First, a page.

Notes from the G100 Virtual Forum on SASB

Andrew Porter, CFO AFIC & G100 Immediate Past Chair opening note

It is becoming increasingly obvious to CFOs and to business leaders that ESG reporting is now expected by our shareholders, by our investors, and by our regulators as well as the society as a whole. It’s very important for us to be able to understand what is expected and what is the best and easiest way to get there and to meet those expectations. Thank you to EY, to the Chartered Accountants and the CPA for their role in what I think is an extremely important topic.

David Atkin, CEO of CBUS comments on SASB

Most people are very familiar, with an acceleration of the movement around incorporating environmental, social and governance information in the decision making processes. It’s been on the horizon for 20 years, but now we have moved to a new phase. And we are also seeing increase focus from the community, regulators, and our members around expectations that asset owners, who are investors in capital markets and assets are incorporating sustainability issues into decision making. We need to think about the horizons that our members will be with us, and that requires us to understand many of the externalities that are not adequately priced into the markets. SASB is a significant opportunity to create consistency of recording around sustainability criteria. This is important because we see increasing levels of distrust in institutions around the world. If people are making claims about sustainability, it’s essential that it doesn’t turn into just a marketing exercise and that it is grounded in real statics, real information, real evidence.

As a final comment, within the Australian context, there’s an initiative underway called Australia’s Sustainable Finance Initiative. It’s where the finance industry is coming together to look at how Australia can meet its targets around Paris and also the SDGs. Their recommendations are currently being developed. Much of that goes to reporting transparency. I look forward to that being released in the coming weeks.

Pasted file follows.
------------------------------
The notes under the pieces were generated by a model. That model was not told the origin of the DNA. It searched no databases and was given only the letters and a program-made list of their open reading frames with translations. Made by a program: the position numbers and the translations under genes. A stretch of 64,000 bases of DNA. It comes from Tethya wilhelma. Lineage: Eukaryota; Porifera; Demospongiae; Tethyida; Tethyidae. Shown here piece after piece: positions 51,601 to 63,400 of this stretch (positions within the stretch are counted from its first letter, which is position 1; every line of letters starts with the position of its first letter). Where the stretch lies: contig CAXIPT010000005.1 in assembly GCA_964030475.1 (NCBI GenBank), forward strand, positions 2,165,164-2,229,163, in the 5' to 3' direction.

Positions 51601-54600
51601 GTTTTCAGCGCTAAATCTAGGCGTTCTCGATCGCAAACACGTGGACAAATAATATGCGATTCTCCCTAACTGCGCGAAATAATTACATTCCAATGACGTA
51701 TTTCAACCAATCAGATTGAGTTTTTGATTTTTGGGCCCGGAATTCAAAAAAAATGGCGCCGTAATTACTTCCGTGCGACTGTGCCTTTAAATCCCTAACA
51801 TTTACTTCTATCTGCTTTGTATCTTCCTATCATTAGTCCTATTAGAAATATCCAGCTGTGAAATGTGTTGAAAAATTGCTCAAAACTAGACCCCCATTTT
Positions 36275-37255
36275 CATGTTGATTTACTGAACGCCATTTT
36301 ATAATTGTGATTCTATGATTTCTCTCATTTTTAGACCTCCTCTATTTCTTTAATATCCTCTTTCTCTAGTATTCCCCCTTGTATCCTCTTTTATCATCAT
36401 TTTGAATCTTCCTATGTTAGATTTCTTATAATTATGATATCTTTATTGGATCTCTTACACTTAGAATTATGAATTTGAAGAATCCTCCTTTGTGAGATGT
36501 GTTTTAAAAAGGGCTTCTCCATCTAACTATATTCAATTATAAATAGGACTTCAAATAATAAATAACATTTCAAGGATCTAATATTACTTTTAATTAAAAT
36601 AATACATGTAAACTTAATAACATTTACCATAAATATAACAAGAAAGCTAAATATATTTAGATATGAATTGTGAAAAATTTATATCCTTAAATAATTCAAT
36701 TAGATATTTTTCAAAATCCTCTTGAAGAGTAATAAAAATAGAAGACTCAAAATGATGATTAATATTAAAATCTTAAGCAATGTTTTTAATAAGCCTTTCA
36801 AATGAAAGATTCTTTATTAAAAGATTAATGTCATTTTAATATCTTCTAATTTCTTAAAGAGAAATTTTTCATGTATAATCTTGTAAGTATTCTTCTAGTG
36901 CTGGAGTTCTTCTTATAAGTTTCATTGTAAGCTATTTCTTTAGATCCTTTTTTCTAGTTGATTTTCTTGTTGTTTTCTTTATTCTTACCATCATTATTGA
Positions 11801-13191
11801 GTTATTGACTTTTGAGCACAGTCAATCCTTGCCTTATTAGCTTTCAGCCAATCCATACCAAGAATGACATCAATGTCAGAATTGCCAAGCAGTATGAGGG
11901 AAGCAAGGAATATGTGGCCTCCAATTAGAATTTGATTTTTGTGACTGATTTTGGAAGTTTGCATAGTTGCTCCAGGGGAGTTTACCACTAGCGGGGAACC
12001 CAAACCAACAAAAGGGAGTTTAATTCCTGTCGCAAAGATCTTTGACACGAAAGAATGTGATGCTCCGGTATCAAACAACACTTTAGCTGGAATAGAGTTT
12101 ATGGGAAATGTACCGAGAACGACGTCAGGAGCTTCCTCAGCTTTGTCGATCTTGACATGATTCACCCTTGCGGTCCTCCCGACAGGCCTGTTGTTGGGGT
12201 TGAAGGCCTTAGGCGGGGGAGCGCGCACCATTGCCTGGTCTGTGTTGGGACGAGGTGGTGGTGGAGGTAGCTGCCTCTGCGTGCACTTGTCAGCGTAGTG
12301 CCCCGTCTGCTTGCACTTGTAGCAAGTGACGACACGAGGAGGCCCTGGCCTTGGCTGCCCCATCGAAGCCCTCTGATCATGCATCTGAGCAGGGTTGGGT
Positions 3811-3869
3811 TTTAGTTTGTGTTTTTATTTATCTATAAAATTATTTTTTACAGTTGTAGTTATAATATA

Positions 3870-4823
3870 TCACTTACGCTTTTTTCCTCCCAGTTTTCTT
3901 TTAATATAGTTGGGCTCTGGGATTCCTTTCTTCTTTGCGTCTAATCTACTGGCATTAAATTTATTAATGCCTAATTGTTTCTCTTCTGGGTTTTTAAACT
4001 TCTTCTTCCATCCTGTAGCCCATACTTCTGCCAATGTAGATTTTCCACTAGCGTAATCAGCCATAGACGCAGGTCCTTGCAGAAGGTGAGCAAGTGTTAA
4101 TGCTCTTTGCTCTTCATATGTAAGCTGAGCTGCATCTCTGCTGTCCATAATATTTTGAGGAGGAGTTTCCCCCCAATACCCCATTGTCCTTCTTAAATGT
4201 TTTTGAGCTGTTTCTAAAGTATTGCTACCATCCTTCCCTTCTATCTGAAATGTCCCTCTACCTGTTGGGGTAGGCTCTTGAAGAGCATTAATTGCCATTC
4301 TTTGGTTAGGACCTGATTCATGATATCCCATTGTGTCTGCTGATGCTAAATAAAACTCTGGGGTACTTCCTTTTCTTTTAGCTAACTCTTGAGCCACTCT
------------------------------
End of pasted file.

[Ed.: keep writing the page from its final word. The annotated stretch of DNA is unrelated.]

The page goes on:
Terrence Jeyaretnam, Partner EY, presenting the preliminary findings from the sixth annual EY’s ESG Investor Survey, with data collected from about 300 investors, globally.

Given that the results are preliminary, and embargoed for media, we will circulate a copy of this report to the attendees in the next month once it is published.

Neil Stewart, Director of Corporate Outreach for SASB and Matthew Welch, President and COO the SASB Foundation introduction of SASB

SABS is developing a new discipline of sustainability accounting, in which the rigour and influence of that information can be as strong as the financial accounting standards. SASB exists to provide a common language between companies and investors on the economic impacts of sustainability, those that will hit the balance sheet or the income statement or affect the cost of capital. We are headquartered in the United States, but we have a global reach and global impact. Our standards have been downloaded over 400,000 times by over 30,000 users spanning 200 countries.

We focus on the ESG issues that are financially material, those that are likely to impact operating performance or financial condition of a company. We focus on information that will be decision-useful for investors and corporations. We make sure that the standards as we develop them will be cost-effective for companies to report and they’re cost-effective for a couple of reasons. One is we focus in on a small set of topics that are likely to be material and therefore it’s a small and focused set of information. Also, when we develop a metric, we look for metrics that are already in use by industry. We’re looking to distil the best most decision-useful set of information that the market may already have for the benefit of investors.